Single: Max Blansjaar – Red Tiger

Red Tiger, by indie pop perfectionist Max Blansjaar, is out now and it’s unsurprisingly, a carefully polished gem of a song. The third single from the upcoming album False Comforts, it plays delightfully with sonic textures throughout and shows Blansjaar to be a very particular talent indeed. Citing influences from The Velvet Underground and the Elephant Six Collective to Beck and Cate Le Bon, Max Blansjaar has created something wonderful here that lives up to the grandeur of these inspirations and shows himself to be a rare, precious, original voice that deserves to be heard more widely.  

Produced by Katie Von Schleicher alongside Market’s Nate Mendelsohn, over two weeks in Brooklyn, Red Tiger begins with languid strummed guitars which build slowly into richer atmospheres, underpinned with a subtly pulsating, underlying sonic landscape. The warp and weave of this song is sublime with Blansjaar offering wise yet oblique lyricisms in his deadpan yet affecting voice throughout. There is something of the sage-like seer about these, a curious mixture of Lambchop-esque detached tenderness and Bill Ryder-Jones indebted emotive sensitivity. When the drum kicks in though, the song reaches pure indie-pop poise, the understated but elegant melody clinging to the shifted rhythm.

The production adornments are subtle but full of intrigue, each new strand subtly building the delicious melodiousness of the whole thing, secret sounds dripping in quietly like the rain on the windscreen. A graceful, stately piano line arrives that adds yet more restrained richness to proceedings which shift into surprising chord structures and harmonics. When the distorted guitar erupts there is a real sense of cathartic, discordant energy, its vibrating hum of sawing noise dominant and strangely visual. Everything in the song is done for a reason though, this burning counterpoint makes the quiet that breaks straight after even more affecting and intimate.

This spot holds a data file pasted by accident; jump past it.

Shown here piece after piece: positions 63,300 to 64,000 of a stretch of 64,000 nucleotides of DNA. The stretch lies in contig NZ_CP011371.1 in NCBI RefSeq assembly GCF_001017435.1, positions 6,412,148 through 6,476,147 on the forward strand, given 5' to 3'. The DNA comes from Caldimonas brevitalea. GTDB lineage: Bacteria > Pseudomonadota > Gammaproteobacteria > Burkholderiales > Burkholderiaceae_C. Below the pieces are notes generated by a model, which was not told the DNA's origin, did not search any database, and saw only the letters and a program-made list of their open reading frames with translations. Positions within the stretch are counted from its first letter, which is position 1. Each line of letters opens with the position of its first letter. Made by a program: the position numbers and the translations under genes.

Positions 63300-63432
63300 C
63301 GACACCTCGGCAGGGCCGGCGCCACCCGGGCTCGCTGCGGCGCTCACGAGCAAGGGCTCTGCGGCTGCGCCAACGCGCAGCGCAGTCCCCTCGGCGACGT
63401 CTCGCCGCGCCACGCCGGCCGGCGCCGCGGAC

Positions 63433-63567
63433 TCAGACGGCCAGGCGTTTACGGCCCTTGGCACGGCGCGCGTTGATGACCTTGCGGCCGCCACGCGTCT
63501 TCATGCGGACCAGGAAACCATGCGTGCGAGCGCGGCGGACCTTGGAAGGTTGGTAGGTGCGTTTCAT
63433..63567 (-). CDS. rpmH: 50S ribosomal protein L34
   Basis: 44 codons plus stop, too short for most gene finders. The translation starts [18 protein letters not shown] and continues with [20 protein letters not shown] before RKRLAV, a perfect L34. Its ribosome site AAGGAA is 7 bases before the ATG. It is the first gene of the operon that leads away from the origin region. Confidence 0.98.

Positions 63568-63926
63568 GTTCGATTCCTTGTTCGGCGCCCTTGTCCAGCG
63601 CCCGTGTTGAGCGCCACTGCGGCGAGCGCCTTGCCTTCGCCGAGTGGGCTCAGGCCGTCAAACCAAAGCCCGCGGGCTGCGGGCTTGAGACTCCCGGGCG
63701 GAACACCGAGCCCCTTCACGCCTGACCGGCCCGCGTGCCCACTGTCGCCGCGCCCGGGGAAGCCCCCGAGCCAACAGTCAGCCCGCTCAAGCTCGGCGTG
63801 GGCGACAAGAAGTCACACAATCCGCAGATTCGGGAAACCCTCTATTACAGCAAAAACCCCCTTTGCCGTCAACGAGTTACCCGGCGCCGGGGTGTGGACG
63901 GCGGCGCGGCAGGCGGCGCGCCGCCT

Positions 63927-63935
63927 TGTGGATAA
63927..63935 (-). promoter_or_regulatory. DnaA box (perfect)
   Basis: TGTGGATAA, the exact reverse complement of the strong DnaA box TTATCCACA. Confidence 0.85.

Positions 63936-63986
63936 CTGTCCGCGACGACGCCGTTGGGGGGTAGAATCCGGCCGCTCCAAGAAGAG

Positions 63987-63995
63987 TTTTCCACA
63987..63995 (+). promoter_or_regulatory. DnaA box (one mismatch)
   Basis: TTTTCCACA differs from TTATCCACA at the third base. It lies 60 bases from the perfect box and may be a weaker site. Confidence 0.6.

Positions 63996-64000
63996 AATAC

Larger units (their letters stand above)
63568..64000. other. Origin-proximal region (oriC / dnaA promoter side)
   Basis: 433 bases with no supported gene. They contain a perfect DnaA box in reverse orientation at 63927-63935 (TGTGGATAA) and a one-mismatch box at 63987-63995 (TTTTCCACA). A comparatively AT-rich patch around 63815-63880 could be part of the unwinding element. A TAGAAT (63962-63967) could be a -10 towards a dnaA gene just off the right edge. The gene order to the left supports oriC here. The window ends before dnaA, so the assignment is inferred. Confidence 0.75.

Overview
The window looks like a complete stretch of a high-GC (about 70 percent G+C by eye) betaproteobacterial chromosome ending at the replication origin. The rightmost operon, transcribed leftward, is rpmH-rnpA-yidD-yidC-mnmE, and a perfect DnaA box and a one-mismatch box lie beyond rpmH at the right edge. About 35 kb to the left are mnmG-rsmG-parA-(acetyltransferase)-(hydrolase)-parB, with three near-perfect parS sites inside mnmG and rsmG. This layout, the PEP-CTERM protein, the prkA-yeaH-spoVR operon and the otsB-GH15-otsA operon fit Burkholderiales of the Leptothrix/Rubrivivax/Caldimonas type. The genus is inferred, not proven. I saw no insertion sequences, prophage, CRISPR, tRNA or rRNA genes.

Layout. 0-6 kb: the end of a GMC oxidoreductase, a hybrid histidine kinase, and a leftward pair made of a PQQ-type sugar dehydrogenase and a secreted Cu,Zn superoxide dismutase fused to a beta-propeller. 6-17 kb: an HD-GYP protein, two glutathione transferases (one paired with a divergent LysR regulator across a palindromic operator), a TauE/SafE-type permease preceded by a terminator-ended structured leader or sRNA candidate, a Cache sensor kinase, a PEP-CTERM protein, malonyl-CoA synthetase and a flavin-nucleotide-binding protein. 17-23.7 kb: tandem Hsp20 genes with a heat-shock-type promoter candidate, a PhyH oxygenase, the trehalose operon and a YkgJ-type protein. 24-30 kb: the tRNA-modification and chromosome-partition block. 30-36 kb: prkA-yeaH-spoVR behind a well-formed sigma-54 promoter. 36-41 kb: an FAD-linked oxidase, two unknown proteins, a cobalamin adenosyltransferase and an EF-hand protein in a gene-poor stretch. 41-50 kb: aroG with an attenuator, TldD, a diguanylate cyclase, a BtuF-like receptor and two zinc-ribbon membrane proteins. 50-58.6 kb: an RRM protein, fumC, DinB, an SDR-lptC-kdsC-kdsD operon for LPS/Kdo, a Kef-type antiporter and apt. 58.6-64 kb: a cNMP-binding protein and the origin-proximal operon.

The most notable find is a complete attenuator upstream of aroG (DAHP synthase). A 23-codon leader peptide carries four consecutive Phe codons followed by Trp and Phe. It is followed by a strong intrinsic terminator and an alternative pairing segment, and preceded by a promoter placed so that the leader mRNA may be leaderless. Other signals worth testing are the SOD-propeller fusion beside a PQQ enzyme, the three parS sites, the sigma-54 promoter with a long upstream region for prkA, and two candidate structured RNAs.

There’s almost a Brechtian/Weillian rhythm to the barrel organ waltzes that drift in quietly, as if from another room, towards the song’s close with those almost imperceptible scuffed crackles of lo-fi distortion offering further immersive possibilities. Perhaps the influence of Black Rider era Waits is hinted at here – though in reality there are few shared sonic signposts. As for the odd ragtime of the pianos at the song’s disjointed coda – it feels like a song haunted by surprising visions where bursts of radio static add to the curious unease.  The shadow of early Cohen also lurks in the curious imagery and ‘old head on young shoulders’ presence found throughout. The words are unsettling at times and rich in imagery, but these create space that allow the listener to immerse and question; it feels poetic but also unaffected but there is certainly an artfulness at play beyond everyday singer-songwriter introspection. This feels like a new voice at play. 

Red Tiger feels obsessed over in the best possible sense. There’s nothing fussy or contrived though and everything feels possessed of a relaxed intimacy. But, when these sounds gather in the headphones, there is so much enriching subtlety going on; every detail counts. This is beautiful, natural songwriting produced with precision, that voice a thing of muted, cracked beauty.

The final line is, “Oh, it doesn’t matter,” but this is music that really does matter a great deal. This feels important. The album is sure to be something to explore, on the strength of this song it may well be one to cherish. Be kind to yourself today and go and listen to the music of Max Blansjaar; it will be time well spent.

Written by M.A Welsh (Misophone)